Three Edgy Releases Reveal Different Facets of Hublot

Technical mastery, materials innovation and artistic collaboration are elements that underpin Hublot as a brand, and each was on display in its novelties for LVMH Watch Week 2024.

MP-10 Tourbillon Weight Energy System Titanium

True novelty is a rare thing in the watch industry. We’re used to hearing brands proclaim their latest “innovation” as “revolutionary” or “unique,” but seldom do those words apply as accurately as press communications would have you believe.

One brand that does manage to produce watches unlike anything we’ve seen before, however, is Hublot. Ever since its foundation in 1980, the Swiss maker, established by Italian entrepreneur and watch designer Carlo Crocco, has lived up to its reputation as an originator. The brand consolidated its position in the market with the combination of unexpected materials (in the early days this extended to the “fusion” of rubber and precious metals) and arguably peerless exploration of new, ever more surprising substances for use in high-end watchmaking.

Proof of the effectiveness of Hublot’s fundamental concept can be seen all around us. While the brand is sometimes polarizing for its madcap experiments, many of the trails it first blazed are now well-trodden paths, walked by countless brands. In the 1980s, the idea of pairing rubber with gold was almost scandalous. But, just as Gerald Genta before him, Crocco was unafraid of disrupting the industry. Nowadays, many of the most respected brands in the industry, including Patek Philippe, Audemars Piguet and Rolex, have released precious metal watches with rubber straps. The very thought of this before Hublot made it the norm would have been seen as absurd.

A visit to Hublot’s foundry in Nyon, Switzerland, makes it clear the brand has not let up its relentless pursuit of true novelty. The workbenches are littered with wild and wonderful materials, composites, and components that one simply wouldn’t find anywhere else in the watchmaking universe.

Hublot matufacture in Nyon, Switzerland
Hublot matufacture in Nyon, Switzerland

We see that here with the release of the Hublot MP-10 Tourbillon Weight Energy System Titanium, that does away with the dial, hands, and oscillating mass, replacing them with a roller display and two linear weights respectively.

A tireless push for novelty

In addition to the handless time indication, a circular power reserve and tourbillon (inclined at a 35° angle) complete the headline complications of this remarkable effort.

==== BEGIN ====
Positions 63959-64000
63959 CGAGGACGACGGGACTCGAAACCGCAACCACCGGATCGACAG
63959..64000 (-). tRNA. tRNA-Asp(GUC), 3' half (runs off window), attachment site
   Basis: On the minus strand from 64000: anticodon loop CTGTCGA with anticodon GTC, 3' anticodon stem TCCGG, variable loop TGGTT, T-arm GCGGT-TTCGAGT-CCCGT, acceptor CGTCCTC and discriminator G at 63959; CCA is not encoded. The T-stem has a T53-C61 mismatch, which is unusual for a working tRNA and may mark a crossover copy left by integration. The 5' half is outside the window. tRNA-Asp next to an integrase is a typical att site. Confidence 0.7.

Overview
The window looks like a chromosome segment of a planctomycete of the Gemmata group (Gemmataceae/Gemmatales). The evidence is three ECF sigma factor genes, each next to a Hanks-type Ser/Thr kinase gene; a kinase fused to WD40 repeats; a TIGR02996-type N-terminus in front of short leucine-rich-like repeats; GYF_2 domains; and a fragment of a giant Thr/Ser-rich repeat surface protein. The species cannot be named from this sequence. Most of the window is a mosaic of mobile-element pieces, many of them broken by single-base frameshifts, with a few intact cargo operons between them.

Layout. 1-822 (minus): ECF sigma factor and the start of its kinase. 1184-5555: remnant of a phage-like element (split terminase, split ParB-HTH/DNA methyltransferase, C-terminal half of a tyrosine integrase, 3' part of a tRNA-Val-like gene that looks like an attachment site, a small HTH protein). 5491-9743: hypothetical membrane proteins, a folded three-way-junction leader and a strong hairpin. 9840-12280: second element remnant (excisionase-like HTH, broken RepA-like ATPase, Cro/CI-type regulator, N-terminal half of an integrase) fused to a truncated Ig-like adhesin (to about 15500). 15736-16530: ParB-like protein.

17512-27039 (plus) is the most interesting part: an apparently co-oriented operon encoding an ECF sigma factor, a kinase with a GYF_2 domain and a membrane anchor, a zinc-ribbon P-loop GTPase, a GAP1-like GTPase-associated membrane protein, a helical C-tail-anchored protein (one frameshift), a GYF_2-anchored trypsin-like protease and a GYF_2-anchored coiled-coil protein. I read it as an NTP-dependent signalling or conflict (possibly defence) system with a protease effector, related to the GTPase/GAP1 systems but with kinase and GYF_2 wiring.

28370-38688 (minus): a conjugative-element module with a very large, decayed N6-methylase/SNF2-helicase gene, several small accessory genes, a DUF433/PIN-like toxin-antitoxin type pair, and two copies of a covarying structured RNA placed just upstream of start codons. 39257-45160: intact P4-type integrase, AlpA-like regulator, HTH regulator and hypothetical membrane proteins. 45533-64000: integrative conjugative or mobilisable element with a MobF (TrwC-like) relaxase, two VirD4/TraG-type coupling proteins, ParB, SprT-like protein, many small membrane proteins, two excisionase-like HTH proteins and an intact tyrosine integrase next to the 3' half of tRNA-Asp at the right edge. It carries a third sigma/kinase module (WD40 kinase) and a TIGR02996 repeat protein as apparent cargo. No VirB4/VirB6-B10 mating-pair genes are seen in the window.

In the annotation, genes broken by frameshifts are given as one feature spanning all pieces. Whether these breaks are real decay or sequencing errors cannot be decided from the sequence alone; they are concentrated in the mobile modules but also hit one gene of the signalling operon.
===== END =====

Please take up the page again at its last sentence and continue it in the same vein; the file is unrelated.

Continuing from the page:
One of the MP Collection’s goals is to meld ambitious aesthetics with heavy-hitting horology. This holistic approach is perhaps the most faithful to the original Hublot vision but is something you don’t necessarily see (or appreciate) in the core collections because those shapes and styles have been around for so long already. Here, we have new tech in an entirely new case shape that manages to tick every box of the MP collection and the brand itself.

Although it is to be expected with such an aspirant piece, the MP-10 Tourbillon Weight Energy System Titanium is limited. Only 50 pieces will be made and each one will command a fearsome retail price of $264,000. In this context, it probably isn’t even worth asking what a quarter of a million dollars could buy you elsewhere. That’s not really the point.

That’s because the Hublot MP-10 Tourbillon Weight Energy System Titanium does so many things right. It is precisely what high-horology should be. Firstly, it breaks boundaries on every front. While its silhouette is remarkable in itself, the complexity of the case construction and the form and finish of the materials used is what you appreciate when peering more closely.

This is a complicated watch with an over-engineered design, and that’s exactly what Hublot fans love. The two weights that wind the watch’s mainspring and provide its 48-hour power reserve (which can be topped up by the crown located at 12 o’clock), run along two highly polished bars each, with their up-and-down travel facilitated by friction-reducing jewels set into the branded weights themselves.

The pace and violence of their travel are moderated by coiled springs that recall the old buffer movements common in the middle of the 20th century. And this is no glib point: this watch represents not just watchmaking’s future, but also its past.

One eye on the future, one eye on the past